Check Kellis Robinett's Wildcats blog at blogs.kansas.com/kstated
After spending five days in the Metroplex to preview Friday's Cotton Bowl, I've been surprised by one thing more than anything else: The cultural differences between the Big 12 and SEC.
Here in Big 12 country, our conference is filled with coaches and players who go out of their way to say nice things about each other. Ask Bill Snyder about Towel Boy No. 4 over at Baylor, and he's going to have more than a few
complimentary things to say about him.
It's not just him, though. Mack Brown talks up the opposition, and Oklahoma coach Bob Stoops is always talking about the respect he has for other conference teams. Kinda funny that the only Big 12 coaches who used to gripe and complain
and make news with bulletin-board comments (Gary Pinkel and Bo Pelini) are no longer in the conference. Players are civil with each other, too.
But in the SEC, where football can feel larger than life, that is not most people's style. Bobby Petrino will criticize opposing coaches if he doesn't think highly of them. Ask a Razorback running back about K-State's defense, and he'll tell you all
about how the Wildcats have never seen an offense as physical as the one Arkansas has.
Trash talk is not only on-limits. It seems encouraged.
I've been trying to think of why that is. Part of it probably revolves around the fact that the SEC has had a stranglehold on the national championship lately and will win it again this year. Without a doubt, it is the best conference in the
country. But I think it goes deeper than that. The SEC is a physical conference. Players get the chance to hit each other every week, so they might as well make each other angry beforehand. They can take all that out on the field.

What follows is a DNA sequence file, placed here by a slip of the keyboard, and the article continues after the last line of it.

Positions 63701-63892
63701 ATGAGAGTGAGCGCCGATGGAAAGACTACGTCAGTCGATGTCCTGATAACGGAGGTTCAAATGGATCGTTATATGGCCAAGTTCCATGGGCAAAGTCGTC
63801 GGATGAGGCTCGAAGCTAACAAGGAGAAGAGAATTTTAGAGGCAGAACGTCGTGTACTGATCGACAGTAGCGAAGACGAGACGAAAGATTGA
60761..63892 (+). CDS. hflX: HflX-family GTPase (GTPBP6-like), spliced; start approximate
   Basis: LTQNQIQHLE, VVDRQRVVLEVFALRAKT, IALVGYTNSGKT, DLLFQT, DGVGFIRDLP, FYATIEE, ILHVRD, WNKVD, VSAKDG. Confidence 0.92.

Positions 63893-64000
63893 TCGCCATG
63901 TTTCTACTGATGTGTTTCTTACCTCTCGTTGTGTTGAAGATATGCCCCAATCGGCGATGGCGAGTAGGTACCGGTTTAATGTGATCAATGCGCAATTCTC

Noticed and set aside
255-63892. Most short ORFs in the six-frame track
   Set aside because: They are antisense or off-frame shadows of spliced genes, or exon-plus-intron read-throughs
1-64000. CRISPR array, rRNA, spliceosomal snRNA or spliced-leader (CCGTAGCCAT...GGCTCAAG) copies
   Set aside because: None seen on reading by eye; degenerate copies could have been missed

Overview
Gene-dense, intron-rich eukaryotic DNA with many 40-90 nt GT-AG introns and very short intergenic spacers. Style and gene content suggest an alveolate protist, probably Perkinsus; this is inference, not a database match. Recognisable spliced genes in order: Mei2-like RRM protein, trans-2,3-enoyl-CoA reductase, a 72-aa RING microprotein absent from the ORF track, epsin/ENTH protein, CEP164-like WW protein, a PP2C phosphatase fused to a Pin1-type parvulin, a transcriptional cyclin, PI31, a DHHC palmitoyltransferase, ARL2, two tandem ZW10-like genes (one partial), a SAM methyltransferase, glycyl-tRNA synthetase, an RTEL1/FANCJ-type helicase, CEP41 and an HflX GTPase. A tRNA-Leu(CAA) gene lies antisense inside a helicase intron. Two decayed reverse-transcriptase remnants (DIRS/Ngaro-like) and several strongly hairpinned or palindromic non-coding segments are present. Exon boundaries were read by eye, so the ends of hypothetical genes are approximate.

But in the Big 12, where spread offenses are king, all insulting an opposing player gets you is burned with deep passes. It's a little harder to bounce back from that than being shoved to the ground by an opposing offensive lineman. If you try to
get revenge, you get slapped with a penalty.
Or maybe it goes much deeper than that. Or maybe the change in cultures is as simple as geography. Here in Kansas, we have basketball when football is over. In the SEC, no one cares about hoops except Kentucky.
Whatever the case, I'm looking forward to seeing which culture wins in the Cotton Bowl. It should be a great game.
Don't forget the kicker
If you've watched BCS games the last two days, you know how important it is to have a good kicker. K-State appears to have one in Anthony Cantele, a Wichita junior who has made a game-winning field goal and two game-tying kicks this season. He
has an interesting story. He started his collegiate athletic career as a soccer player at Missouri State and took a wild journey to K-State. Want to know more? Check out Kansas.com later today or Thursday's Eagle.
Who will follow Klein?
I'm sure you are looking forward to Collin Klein's final season at Kansas State next year. He's a great college quarterback. But have you ever wondered what's next for the Wildcats under center? Head over to our K-Stated blog for a look at that very
question. Daniel Sams and Tavarius Bender should both be in the mix, with Justin Tuggle also fighting for backup duties next season.